Michio Shimada, chairman, research committee Packaging Prediction, Institute of Certified Packaging Professionals, Japan (ICPPJ) said it is the first time Kantum has exhibited its MiR100 at a tradeshow in Japan.
Created by Munehiro Kawaguchi, engineering manager, robot division, Kantum Electronics, he said the robot was launched last October and has already sold 10 machines in Japan.
The MiR heavy goods robot is used to transport waste from one factory to another replacing forklift trucks, which is better for the environment.
The PD6B-Type II Prodrone Safety Unit (PSU) is capable of carrying 30kg loads to disaster zones or for industrial purposes, for example carrying shipments from one factory to another, and will be launched in December.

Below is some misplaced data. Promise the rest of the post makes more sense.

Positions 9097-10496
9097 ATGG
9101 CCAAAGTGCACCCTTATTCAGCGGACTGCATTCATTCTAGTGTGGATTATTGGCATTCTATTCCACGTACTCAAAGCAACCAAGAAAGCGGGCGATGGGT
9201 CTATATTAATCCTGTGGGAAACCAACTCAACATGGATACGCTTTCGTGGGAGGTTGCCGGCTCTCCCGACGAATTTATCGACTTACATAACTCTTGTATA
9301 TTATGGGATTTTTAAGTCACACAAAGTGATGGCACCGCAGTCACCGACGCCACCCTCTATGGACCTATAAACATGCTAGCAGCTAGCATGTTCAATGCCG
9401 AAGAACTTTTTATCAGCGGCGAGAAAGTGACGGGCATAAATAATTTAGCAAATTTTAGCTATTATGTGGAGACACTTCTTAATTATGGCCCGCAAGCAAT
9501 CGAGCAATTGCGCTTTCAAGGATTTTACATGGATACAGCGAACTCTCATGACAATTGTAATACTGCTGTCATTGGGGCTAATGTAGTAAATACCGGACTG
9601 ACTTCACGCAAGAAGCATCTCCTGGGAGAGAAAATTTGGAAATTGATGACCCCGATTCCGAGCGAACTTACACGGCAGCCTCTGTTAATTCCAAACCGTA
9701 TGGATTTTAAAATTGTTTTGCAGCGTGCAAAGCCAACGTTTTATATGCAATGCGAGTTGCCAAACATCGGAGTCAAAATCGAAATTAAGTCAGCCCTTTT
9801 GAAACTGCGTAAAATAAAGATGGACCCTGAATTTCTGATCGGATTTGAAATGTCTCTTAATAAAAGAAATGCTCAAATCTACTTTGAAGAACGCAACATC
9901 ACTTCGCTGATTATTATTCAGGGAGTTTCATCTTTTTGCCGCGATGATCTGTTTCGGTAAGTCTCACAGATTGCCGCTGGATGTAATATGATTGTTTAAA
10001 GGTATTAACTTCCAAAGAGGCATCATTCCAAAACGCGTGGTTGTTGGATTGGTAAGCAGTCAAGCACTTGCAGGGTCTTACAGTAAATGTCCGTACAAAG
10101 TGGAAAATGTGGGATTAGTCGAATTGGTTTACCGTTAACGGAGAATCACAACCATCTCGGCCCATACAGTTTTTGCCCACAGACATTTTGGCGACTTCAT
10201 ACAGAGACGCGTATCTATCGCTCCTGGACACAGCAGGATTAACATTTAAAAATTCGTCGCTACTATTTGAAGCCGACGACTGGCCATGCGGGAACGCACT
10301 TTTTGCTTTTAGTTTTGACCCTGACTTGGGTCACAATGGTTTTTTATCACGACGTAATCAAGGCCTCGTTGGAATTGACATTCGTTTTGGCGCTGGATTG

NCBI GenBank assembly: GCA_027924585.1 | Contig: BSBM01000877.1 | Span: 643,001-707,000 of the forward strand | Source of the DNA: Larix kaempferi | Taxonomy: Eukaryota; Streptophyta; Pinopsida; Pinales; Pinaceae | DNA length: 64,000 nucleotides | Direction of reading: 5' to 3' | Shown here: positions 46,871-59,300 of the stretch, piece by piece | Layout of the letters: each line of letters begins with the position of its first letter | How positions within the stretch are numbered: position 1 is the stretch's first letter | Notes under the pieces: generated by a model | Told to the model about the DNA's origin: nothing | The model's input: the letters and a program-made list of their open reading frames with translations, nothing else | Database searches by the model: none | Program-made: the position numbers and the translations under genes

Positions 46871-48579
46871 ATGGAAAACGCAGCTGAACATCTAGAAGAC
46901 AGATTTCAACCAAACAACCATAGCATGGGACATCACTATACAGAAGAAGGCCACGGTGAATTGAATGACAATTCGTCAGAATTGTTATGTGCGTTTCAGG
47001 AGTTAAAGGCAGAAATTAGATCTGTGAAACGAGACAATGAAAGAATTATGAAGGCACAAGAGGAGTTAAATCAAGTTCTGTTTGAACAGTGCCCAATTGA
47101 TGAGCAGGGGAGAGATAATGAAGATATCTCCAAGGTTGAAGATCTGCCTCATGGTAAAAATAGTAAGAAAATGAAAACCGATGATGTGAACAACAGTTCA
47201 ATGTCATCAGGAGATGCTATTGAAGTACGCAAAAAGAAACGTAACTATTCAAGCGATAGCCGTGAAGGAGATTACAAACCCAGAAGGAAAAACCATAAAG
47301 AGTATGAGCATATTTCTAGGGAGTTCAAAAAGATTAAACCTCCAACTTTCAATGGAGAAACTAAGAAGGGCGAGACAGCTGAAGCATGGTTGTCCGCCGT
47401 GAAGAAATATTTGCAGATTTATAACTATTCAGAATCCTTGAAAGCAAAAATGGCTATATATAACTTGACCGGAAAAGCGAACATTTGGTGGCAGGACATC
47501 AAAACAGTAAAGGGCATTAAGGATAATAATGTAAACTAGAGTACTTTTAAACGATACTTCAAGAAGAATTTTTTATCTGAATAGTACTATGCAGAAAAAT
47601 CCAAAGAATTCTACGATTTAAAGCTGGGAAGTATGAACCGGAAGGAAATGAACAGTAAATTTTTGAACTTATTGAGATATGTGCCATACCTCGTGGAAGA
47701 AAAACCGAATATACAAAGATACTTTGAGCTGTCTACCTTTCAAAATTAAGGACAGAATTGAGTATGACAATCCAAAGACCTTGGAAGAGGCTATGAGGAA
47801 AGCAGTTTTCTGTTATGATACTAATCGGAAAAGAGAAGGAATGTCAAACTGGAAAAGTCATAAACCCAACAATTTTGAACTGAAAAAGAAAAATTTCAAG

According to drone researcher Kenzo Nonami, chairman of the Japan Drone Consortium and CEO of Autonomous Control Systems Laboratory, speaking to the Japan Times, drones can make a huge difference to the quality of life.
“If you needed any incentive to push drone services in Japan, you need look no further than the country’s declining workforce and ageing population,” said Nonami, inventor of Japan’s first-ever multicopter and a professor emeritus at Chiba University’s Graduate School of Engineering.
“For elderly residents just doing the shopping in such remote rural areas is problematic and can readily be solved with the help of drone technology. It can make a huge difference to quality of life.”